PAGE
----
Gangôji monastery, (in) Nara, Nara Prefecture, JP

Raw data

Gangôji is one of Nara’s “Seven Great Temples.” Originally built in Asuka by Soga no Umako, it followed the imperial family to Nara around 718. In other words, that which constitutes the “soul” of a temple (its sacred objects, for instance) was relocated to Gangôji from its antecedent Asukadera, when the center of power left Asuka.

Gangôji is associated with Nara state Buddhism, which ended when the capital moved to Heian-kyô in 794. it aligned itself with Tôdaiji and Kôfukuji, the largest centers of monastic power in Nara. Yet, it declined in the Kamakura period (1185–1333); its halls, pagodas and treasures were redistributed elsewhere. What remained of the monk’s quarters, the Kokurakubô, became the main hall (renamed Kokurakudô) of a now smaller temple belonging to the Shingon-Risshû sect, under the management of Kôfukuji’s Daijôin cloister. This hall contains the Pure Land Mandala of the Nara-era monk Chikô of the Sanron school of Buddhism.

“Shingon-Risshû Gangôji,”

Today, Gangôji is divided into two temples by the same name, both in Nara: one at Shibanoshinya-chô, and this one at Chûin-chô (a World Heritage site, located southwest of Tôdaiji and the Nara Deer Park). The oldest buildings are the main hall (Hondo) and the Zen Room (Zenshitsu), reconstructed in the Kamakura period. There is an indoor five-storied pagoda (5.5 meters, roughly 18 feet high) that has survived since the Nara period.

– “JAL Guide to Japan: Historic Monuments of Ancient Nara”

Surviving records indicate that Gangôji struggled to maintain its estates (shôen) during the Heian period, as did other monasteries. One of its holdings, Echi shôen, located in Ômi province, was surveyed in 859 by Empô, the temple’s representative, in response to a conflict over the amount of rent that tenant cultivators owed the monastery from. It comprised about ten chô of mostly rice paddies (though it would grow much larger in the 11th century). There was a local superintendent (bettô), and “two field managers (tato) who rented fields in the shôen for cultivation.” - Shively & McCullough, eds (1999: 293). These managers came from the local elite. They were not monks, and “their interests conflicted with those of the temple, and they and the other renting cultivators on the shôen took every possible opportunity to increase their own holdings at the temple’s expense and to minimize rent payments” (294). They appear to have been pretending that some of the land did not actually belong to the temple but was in fact newly reclaimed land or “public fields,” which means that the temple could not collect revenue from it.

In the 9th century, Gangôji’s holdings were registered with Ômi province officials as “chishiden” to be rented for one-fifth the expected yield of produce. By the 11th century, the local government could no longer keep up with the different grades of land, and all land appears to have been taxed at the same rate.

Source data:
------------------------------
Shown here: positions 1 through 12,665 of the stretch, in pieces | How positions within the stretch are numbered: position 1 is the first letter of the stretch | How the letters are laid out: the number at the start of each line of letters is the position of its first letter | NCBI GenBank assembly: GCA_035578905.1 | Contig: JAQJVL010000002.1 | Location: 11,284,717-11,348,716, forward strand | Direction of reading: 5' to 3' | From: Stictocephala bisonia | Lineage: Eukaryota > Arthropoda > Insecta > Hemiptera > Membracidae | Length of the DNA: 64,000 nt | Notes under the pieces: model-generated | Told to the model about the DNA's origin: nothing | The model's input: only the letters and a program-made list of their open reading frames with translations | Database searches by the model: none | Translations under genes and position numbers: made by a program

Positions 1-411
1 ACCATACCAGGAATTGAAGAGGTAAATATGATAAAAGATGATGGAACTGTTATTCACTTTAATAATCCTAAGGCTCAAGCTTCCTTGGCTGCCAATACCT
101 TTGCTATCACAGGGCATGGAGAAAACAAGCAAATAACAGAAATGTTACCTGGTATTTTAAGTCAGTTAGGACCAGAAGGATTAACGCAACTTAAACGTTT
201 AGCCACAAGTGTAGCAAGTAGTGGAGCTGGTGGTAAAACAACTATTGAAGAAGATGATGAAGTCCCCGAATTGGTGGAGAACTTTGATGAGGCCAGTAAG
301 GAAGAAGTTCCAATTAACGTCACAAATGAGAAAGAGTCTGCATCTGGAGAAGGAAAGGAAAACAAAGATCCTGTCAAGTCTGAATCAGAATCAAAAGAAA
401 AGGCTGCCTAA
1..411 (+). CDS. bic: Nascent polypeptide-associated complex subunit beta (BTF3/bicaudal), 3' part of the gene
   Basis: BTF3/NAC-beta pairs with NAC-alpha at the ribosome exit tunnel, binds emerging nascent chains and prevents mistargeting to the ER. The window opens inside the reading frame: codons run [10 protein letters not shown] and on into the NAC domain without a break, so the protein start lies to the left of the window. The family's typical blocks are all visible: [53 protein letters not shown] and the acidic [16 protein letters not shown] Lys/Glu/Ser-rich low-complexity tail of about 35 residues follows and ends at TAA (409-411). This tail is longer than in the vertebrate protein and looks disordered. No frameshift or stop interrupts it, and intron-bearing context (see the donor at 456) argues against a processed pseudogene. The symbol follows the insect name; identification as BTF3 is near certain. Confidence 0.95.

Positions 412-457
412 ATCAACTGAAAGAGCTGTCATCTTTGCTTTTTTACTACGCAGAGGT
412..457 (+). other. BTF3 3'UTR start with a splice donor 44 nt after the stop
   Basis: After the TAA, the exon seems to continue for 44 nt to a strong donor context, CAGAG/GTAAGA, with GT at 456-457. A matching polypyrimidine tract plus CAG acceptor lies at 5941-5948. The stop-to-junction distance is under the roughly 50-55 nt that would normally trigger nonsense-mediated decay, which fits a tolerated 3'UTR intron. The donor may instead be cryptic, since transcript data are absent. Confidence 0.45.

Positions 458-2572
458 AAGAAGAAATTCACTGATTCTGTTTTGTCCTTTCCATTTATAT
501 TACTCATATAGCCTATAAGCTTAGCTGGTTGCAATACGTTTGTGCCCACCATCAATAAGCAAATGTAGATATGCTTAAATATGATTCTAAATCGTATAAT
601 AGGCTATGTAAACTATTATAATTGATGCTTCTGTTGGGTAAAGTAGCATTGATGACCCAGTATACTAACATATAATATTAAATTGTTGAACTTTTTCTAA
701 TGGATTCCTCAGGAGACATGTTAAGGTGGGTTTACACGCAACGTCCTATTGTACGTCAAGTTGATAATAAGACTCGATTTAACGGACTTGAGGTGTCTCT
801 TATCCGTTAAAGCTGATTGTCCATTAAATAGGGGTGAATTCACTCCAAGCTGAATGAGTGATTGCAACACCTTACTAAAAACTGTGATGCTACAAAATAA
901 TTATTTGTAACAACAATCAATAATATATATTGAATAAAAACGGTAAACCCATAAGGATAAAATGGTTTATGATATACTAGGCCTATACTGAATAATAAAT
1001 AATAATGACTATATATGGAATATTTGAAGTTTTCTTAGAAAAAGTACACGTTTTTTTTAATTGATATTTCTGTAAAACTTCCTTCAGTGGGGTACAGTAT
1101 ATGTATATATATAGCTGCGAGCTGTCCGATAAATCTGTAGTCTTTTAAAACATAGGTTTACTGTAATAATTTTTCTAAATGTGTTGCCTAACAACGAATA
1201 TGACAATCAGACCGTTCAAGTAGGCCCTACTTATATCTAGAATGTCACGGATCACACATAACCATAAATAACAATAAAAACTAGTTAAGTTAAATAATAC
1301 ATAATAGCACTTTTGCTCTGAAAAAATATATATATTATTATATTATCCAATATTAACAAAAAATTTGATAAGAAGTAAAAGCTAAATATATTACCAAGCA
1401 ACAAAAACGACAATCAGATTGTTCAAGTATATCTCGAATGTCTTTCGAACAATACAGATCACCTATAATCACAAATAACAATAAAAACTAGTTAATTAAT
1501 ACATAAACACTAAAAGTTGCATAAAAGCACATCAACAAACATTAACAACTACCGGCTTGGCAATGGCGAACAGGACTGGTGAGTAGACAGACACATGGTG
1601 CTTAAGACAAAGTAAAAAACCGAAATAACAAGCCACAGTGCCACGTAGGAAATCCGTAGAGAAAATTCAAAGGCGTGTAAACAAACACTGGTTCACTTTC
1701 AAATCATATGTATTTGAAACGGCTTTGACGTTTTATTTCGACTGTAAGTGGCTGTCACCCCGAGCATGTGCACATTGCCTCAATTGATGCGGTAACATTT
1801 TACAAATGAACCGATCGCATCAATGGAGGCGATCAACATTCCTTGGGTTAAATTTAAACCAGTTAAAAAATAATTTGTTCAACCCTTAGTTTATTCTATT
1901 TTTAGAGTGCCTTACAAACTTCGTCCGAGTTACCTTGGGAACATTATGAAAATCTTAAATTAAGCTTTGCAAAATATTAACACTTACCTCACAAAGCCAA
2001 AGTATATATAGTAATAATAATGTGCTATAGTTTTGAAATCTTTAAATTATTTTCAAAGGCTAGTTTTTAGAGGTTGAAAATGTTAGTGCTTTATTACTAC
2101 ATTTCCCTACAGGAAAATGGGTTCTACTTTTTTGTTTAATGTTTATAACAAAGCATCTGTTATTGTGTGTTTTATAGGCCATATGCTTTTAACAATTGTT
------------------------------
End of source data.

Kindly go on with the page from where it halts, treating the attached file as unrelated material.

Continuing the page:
- Shively & McCullough, eds. (1999: 293-4)]

Input by: Lizbeth H. Piel, Jun 23, 2010

Final data (and their sources)

Last updated: 01 Mar 2013

Lat/Long coordinates' accuracy:
The monastery in question is assumed to be situated actually no farther than 200 m from the point defined by the coordinates below.

Location of Gangoji monastery, JP.

General location of the Gangoji monastery, JP.
Lat 34.6778 Long 135.8312
Mapping & images: Falling Rain Genomics (, 2010.

Google Map link:,%20JP)&ll=34.6778,135.8312&spn=05.0,05.0&t=k&hl=en

Final data - explanatory notes

1. Monastery's name

  • Gangôji 元興寺. Alternative English spelling: Gangô-ji, Gangoji, Gango-ji

2. Monastery's modern country & province

  • Japan: Nara Prefecture

3. Monastery's alternative/historical names

4. Monastery's lat/long coordinates

  • Approx., Lat 34.6778 Long 135.8312, based on visual identification of the monastery in maps, - tmc, 24 Jun 2010.

5. Other known nearby Buddhist monasteries

6. Modern name of the known nearest city, town, or village

  • Nara-shi (Nara City), Chûin-chô

7. The settlement's alternative/historical names

  • Heijô-kyô

8. The settlement's coordinates

9. Monastery's major Buddhist tradition

  • Mahayana

10. Monastery's Buddhist sub-tradition

  • Sanron, Shingon-Risshû

11. Date-early

  • MBM chrono-tag 0700-32c - tmciolek 01 Mar 2013
  • 0700-32c 0733-66c 0767-99c 0800-32c 0833-66c 0867-99c 0900-32c 0933-66c 0967-99c 1000-32c 1033-66c 1067-99c 1100-32c 1133-66c 1167-99c 1200=> dated-el

12. Date-intermediate

  • [missing data]

13. Date-late

  • MBM chrono-tag 1200=> - tmciolek 01 Mar 2013

14. Details of contacts with other monasteries

15. Type of evidence regarding the monastery

  • Documents, architecture, artifacts

16. Additional notes

  • [missing data]

17. Corrections & addenda to this page were kindly provided by

  • [missing data]

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